At the heart of symbolism

Light and dark


Self-portrait of elderly Rembrandt (Detail, Museum Wallraff-Richartz, Kln)

A world beyond obscurity

Rembrandt van Rijn, Rembrandt of the Rhine, (1606-1669) was at once painter, etcher and drawer. He was the eighth child of a middle class family of Leyden. During the independence war, the city had resisted a long Spanish siege. After the liberation, Leyden was offered the choice between a tax exemption and the creation of a university; the municipality privileged knowledge. Rembrandt was sent by his father to university to study philosophy at the age of fourteen. As he did not show any interest for his studies, his parents decided to let him follow his own way. They had no reason to thwart his vocation as paintings sold well at that time in the United Provinces and, particularly, in the middle class eager to hang its portraits on the walls. His father entrusted him to a famous painter, Swanenburgh, to study the basics of the pictorial technique and to the portraitiste van Schooten to learn the art of “resemblance”.

In contrast to other artists, Rembrandt did not undertake the traditional trip to Italy. Prepared by the Protestant Reformation and the Dutch aspiration to liberty, his way was principally influenced by Rubens and Caravaggio.

Brought up with these teachings, Rembrandt decided in 1623 to leave for Amsterdam, an open city on the outer world by its harbour and on the inner world by its canals. Forced to come back to Leyden, he became his own model wearing different outfits. He found his other models within the family or among the impoverished and his subjects in the Bible. Rembrandt explored the human condition in his work.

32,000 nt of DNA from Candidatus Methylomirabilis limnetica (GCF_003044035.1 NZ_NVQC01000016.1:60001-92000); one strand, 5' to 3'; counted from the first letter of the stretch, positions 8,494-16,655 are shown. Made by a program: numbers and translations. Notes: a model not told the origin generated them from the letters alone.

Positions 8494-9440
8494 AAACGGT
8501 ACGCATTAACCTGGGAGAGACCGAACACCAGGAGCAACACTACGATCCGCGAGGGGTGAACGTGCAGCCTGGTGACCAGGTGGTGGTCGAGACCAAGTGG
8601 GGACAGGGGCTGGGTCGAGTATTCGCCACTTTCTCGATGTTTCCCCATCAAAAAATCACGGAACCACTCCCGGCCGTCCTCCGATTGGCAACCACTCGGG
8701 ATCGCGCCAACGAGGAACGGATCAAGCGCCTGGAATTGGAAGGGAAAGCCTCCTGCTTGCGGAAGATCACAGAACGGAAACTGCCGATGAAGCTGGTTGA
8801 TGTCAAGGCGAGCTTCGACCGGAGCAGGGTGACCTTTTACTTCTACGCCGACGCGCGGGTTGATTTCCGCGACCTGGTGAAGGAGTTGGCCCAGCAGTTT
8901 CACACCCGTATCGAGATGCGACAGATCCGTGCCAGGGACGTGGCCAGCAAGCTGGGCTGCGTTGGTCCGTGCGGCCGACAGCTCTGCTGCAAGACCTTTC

After eight years, his reputation reached Amsterdam. He settled there and opened a workshop. He painted canvasses of corporate bodies and guilds as well as portraits where he excelled in showing the deep nature of his model or, if not, his appearance under rich finery.

In 1633, he married a beautiful patrician, Saskia van Uylenburgh, whom he often drew. Several births were followed by funerals. Only one son, Titus, survived.

Fortunate and wooed, Rembrandt was able to purchase a grand residence. He became extravagant and was even involved in a lawsuit and accused of squandering the heritage of Saskia. The health of his tubercular spouse strongly declined and she died in 1642, only thirty years old. During her disease, Rembrandt painted his greatest canvass, wrongly entitled “The Night Watch”.

The painting went against the rules for this kind of scene and remained misunderstood from its first exhibition. Relegated in a corporation room, it was dulled by the smoke of stoves and pipes. The canvass became so dark that it could only represent a night scene and be entitled “The Night Watch”. In 1715, it was placed under this title in the small room of the martial Court of the Nieuve Stadhuis (Royal Palace today), but not without having two characters cut off due to a lack of space. In 1885, the admirers of Rembrandt discovered that the painting was more a “Military review of the civic Guard” taking place in the middle of the day than a “Night Watch”. The canvas was cleaned of its layer of varnish and dirt and coated with fresh varnish. The masterpiece takes today its place in the Rijksmuseum in Amsterdam. The painting is filled with an atmosphere of light and dark characteristic of the painted and engraved work of the artist.